WASHINGTON — The Pentagon is poised to sign agreements with commercial space companies that go far beyond the usual contractor relationships, integrating their equipment into military units and exercises with the expectation they will deploy systems if conflicts arise.

This initiative, known as the Commercial Augmentation Space Reserve (CASR), will see private sector equipment embedded into military units, used in training exercises and actual operations.

This new type of partnership has been in discussions for over a year and comes as the U.S. military increasingly views space as a critical domain for national security alongside land, air, sea and cyberspace. Citing growing threats from China and Russia to disrupt American satellites, Pentagon officials say private companies are needed to help maintain crucial satellite capabilities like communications, navigation, surveillance and missile warnings.

“CASR shows just how serious we are about integrating commercial capabilities along with our military space capabilities,” said Col. Richard Kniseley, senior materiel leader of the Space Systems Command’s Commercial Space Office.

Companies eligible for the CASR program have to provide products or services that the military identifies as essential for operations, and have to prove that they have the capacity to support DoD under potential wartime scenarios. Under these agreements, companies would commit to “to help defend America and its allies,” Kniseley said May 17 at a Washington Space Business Roundtable meeting.

Kniseley repeatedly stressed that participation in CASR is voluntary, contrasting it with China’s state-controlled space sector. 

Access to threat intelligence

“Once integrated, you’ll have the option to become a CASR partner, not just in peacetime, but actively contributing to America’s defense,” Kniseley stated.

Incentives extend beyond financial rewards. Companies would gain access to threat intelligence, a valuable asset in a rapidly evolving space landscape.

“We’re working closely with the operational community” to better understand the implications of working more closely with commercial companies, he said. “We’ll continue industry dialogue and refine program details through ongoing conversations.”

CASR contracts will be tailored to specific companies and capabilities. CASR companies will not be “hot backups” but provide capabilities that seamlessly integrate with military infrastructure, said Kniseley. Contracts will stipulate compensation for “surge capacity” during periods of heightened demand, a crucial detail to hammer out during peacetime  “so we’re not negotiating during a war,” he said.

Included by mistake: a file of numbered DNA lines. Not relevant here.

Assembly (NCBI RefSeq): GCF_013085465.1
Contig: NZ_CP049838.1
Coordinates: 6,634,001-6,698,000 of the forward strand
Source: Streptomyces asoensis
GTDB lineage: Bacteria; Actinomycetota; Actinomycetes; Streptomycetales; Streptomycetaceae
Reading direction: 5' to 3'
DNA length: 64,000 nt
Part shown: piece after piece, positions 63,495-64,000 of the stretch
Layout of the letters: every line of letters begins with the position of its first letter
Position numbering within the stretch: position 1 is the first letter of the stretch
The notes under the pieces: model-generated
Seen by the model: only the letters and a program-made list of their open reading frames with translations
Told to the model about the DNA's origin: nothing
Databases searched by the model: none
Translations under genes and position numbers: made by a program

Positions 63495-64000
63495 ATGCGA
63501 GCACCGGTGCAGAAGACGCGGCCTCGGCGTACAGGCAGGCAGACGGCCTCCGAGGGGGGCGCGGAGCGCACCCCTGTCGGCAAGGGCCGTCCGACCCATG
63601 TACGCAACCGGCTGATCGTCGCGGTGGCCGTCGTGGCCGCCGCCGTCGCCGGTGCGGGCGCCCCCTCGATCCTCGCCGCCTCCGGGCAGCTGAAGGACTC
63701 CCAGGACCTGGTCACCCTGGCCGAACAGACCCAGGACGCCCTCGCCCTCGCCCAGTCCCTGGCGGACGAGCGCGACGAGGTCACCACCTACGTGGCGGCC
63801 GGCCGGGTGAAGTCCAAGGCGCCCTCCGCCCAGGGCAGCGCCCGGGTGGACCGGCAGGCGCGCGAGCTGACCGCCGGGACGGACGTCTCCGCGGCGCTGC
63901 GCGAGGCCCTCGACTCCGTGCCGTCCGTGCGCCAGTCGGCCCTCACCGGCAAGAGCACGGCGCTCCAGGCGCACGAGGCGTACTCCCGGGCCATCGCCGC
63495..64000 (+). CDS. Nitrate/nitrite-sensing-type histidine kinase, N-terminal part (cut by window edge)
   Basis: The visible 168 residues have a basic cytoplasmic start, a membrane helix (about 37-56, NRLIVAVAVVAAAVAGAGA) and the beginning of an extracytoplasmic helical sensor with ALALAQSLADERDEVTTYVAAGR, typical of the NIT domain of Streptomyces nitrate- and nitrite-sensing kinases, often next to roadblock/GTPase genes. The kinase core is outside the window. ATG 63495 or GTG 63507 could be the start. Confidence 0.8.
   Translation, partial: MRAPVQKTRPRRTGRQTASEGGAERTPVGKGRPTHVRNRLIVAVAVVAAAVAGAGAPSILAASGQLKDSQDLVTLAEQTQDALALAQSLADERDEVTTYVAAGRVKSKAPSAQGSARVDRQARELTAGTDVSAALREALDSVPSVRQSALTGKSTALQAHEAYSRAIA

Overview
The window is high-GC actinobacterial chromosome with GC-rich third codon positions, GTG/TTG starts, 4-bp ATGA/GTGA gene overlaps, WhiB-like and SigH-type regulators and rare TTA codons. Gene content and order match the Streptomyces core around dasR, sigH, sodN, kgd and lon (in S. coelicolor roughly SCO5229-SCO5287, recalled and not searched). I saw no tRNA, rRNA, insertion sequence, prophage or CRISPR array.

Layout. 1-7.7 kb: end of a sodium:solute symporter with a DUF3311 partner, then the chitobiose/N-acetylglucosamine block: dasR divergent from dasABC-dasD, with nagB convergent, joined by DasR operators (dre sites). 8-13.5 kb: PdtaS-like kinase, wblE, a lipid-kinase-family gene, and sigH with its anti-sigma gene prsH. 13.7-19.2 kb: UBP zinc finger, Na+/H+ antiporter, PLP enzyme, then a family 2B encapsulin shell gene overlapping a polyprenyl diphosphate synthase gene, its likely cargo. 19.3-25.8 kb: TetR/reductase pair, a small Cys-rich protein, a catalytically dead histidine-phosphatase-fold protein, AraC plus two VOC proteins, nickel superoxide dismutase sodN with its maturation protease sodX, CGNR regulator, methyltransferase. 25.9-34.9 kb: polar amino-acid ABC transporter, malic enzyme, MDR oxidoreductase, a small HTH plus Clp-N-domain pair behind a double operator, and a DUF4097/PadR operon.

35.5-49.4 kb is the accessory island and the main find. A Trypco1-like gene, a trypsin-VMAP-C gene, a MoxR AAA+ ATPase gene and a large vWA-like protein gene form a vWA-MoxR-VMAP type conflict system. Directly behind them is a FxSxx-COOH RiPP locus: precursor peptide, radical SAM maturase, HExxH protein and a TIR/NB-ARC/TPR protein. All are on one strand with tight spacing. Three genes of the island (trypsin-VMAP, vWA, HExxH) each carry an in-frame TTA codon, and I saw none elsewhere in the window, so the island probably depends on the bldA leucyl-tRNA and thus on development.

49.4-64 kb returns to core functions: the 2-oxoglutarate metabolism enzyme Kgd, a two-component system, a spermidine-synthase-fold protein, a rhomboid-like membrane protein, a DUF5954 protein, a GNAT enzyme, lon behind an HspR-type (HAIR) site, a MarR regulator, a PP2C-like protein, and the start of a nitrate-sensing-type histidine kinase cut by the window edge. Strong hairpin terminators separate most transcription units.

Congressional backing

The House Armed Services Committee strategic forces subcommittee’s draft 2025 defense policy bill authorizes the CASR program, which gives the program a significant boost, said Kniseley. “This codifies CASR.” He said contracting actions could begin as early as this year, with initial efforts likely to focus on space domain awareness, or capabilities to track objects in orbits.

“We’ve never done this before,” Kniseley noted. But ironing out the details now ensures a “repeatable process across various mission areas. Getting it right requires starting now.”

China’s ‘kill web’

The CASR initiative comes amidst growing concerns about threats to U.S. satellites. Gen. Chance Saltzman, Space Force chief of space operations, recently highlighted China’s development of a “sensor-shooter kill web” that could endanger U.S. forces in the Pacific.

“Our rivals are heavily investing in counter-space capabilities designed to neutralize our space advantage,” Saltzman said in a speech May 9 at a conference in Australia. “The U.S. military cannot go it alone. Collaboration with commercial partners and allies is essential.”

The success of SpaceX’s Starlink constellation in Ukraine, providing critical communication in a contested environment, serves as a compelling case study, said Saltzman, and underscores the potential of commercial augmentation to support military objectives, he said. “We’re taking those lessons to heart as we build a more resilient space architecture.”

Sandra Erwin writes about military space programs, policy, technology and the industry that supports this sector. She has covered the military, the Pentagon, Congress and the defense industry for nearly two decades as editor of NDIA’s National Defense...